You may be wondering, whether as a Jew or a gentile, what are the facts about Jewish culture? Jewish culture is vibrant and complicated, with a basis in what is called tikkun olam — healing the world. Jewish culture is about family, community, and helping others. World of Belz can help us take a look at what the truth is about Jewish culture, as a light among organizations of faith.
Torah and Talmud
Jewish people follow the commandments and mitzvot set in the Torah and the Talmud, that tells us how to lead a Jewish life properly. Torah is the most vital text for Jewish life. It is the Jewish obligation to spread the light of the Torah to everyone around them. Talmud is a long series of interpretations of the Torah by esteemed Rabbis for centuries.
The Jewish nation perseveres because of dedicated study of the Torah. The Torah includes the five books of Genesis, Exodus, Leviticus, Numbers, and Deuteronomy. These five books contain crucial lessons for Jews to understand themselves and their relationship with HaShem. Jews are commanded by G-d to pass down Torah knowledge l’dor vador — from generation to generation.
For Jews, it is important to dress according to modesty codes, to prevent the exposure of ervah, or nakedness. For women, this means covering the collar bones, down to the ankles, and the arms to the elbows. For Orthodox married women this also includes wearing tichel, hair coverings, or sheitel, wigs, to cover the hair, which is considered an erotic part of the body after marriage.
For men, this includes covering the hair with a kippah, or skullcap, and growing out payot, or those long curls along the side of the head you may have seen, along with wearing modest dress.
Many people refer to this form of dress as being frum.
Tradition is very important to Jewish communities. The tradition of a particular community is called minhag. Traditions include hanging mezuzot on your doorframes, styles of dress, and celebration of holidays.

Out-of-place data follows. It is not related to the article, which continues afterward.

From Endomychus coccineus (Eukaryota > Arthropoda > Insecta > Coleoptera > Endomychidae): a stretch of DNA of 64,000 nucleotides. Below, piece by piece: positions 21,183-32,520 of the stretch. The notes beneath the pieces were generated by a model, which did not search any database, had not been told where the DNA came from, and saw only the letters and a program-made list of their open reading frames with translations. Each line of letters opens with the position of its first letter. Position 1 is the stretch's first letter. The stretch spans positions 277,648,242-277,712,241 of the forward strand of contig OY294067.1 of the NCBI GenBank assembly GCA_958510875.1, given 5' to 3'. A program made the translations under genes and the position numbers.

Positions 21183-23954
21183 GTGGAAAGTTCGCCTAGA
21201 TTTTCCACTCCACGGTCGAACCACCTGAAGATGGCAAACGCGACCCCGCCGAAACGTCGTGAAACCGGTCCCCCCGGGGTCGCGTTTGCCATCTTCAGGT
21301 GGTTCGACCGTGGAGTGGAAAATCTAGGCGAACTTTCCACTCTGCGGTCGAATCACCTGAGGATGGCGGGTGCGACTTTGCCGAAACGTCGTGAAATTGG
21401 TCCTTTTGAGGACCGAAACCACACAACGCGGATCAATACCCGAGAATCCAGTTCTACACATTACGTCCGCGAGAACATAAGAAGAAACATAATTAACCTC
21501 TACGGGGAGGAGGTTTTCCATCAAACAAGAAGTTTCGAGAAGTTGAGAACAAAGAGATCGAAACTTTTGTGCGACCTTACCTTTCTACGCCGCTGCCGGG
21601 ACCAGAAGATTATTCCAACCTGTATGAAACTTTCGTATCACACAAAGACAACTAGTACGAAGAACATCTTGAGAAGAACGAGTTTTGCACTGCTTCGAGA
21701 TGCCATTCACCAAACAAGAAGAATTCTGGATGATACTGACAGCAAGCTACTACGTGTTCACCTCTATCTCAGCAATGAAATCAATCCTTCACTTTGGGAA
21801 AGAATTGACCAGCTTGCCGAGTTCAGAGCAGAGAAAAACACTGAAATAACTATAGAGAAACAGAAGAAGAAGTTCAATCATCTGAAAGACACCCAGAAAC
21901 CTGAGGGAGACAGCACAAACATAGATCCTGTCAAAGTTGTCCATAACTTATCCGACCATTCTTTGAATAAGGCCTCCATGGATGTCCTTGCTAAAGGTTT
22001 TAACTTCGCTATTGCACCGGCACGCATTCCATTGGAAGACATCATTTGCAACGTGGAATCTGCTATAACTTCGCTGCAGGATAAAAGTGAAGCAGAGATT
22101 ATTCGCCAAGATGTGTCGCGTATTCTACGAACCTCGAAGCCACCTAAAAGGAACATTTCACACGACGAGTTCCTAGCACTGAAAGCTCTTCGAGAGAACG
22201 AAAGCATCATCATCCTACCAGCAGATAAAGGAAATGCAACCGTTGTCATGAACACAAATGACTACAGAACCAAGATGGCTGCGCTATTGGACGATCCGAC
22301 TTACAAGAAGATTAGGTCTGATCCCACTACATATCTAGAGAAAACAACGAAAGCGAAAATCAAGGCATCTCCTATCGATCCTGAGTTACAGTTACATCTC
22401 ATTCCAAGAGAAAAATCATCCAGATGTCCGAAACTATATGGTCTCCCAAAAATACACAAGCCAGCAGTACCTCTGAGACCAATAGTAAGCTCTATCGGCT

Some important holidays include Yom Kippur, the day of atonement, Rosh Hashanah, the new year, and Chanukah, the celebration of the miracle of light. Pesach, also known as Passover, commemorates the Exodus of the Jews who were enslaved long ago in Egypt by the Pharaoh Rameses. All of these holidays may differ in the way they are celebrated, because communities have different minhag, but these holidays are important to all Jewish communities regardless of observance.
Acts of chesed are acts of loving-kindness towards others. This includes charity work, which is very important to Jews as part of healing the world around us. Jews have an obligation to help the poor, the orphan, and the widow, according to Torah. World of Belz is dedicated to these acts of charity. To understand Jewish Culture, let’s take a look at some of the charity work done by World of Belz.
World of Belz provides medical care to those in need. This includes the crucial help given to those who fall victim to terrorist attacks.
For newlyweds, World of Belz provides clothing and appliances in order to keep a kosher kitchen. They also provide new couples with assistance finding housing. For the elderly, they send weekly meals, and have a temporary loan program available. For children, they provide not only invaluable education, but clothing and transportation to and from hospitals for sick children.
Saad Umarpeh is a Help Israel charity that helps families through illness recovery. This can be extremely stressful, but World of Bels makes certain that no family is ever left behind.
Ezras U’vikur Cholim gives free transportation to and from hospitals for patients. They also provide care during the summer for sick children, taking pressure off of parents who are caring for children with illnesses.
These are just two of the many, many charity organizations run by World of Belz.
In conclusion, Jewish Culture is vibrant and can vary in a lot of ways in a lot of different communities. There are the separations between Eastern European Jews (Ashkenazim), Italian, Spanish, and Portuguese Jews (Sephardim), and Middle Eastern Jews (Mizrahim), just to name some of the different denominations that exist and hold different cultures. There are also denominations such as Orthodox, Conservative, and Reform, primarily in The United States where they formed. They may eat different foods, speak different languages, but they all are united by the reverence and study of Torah.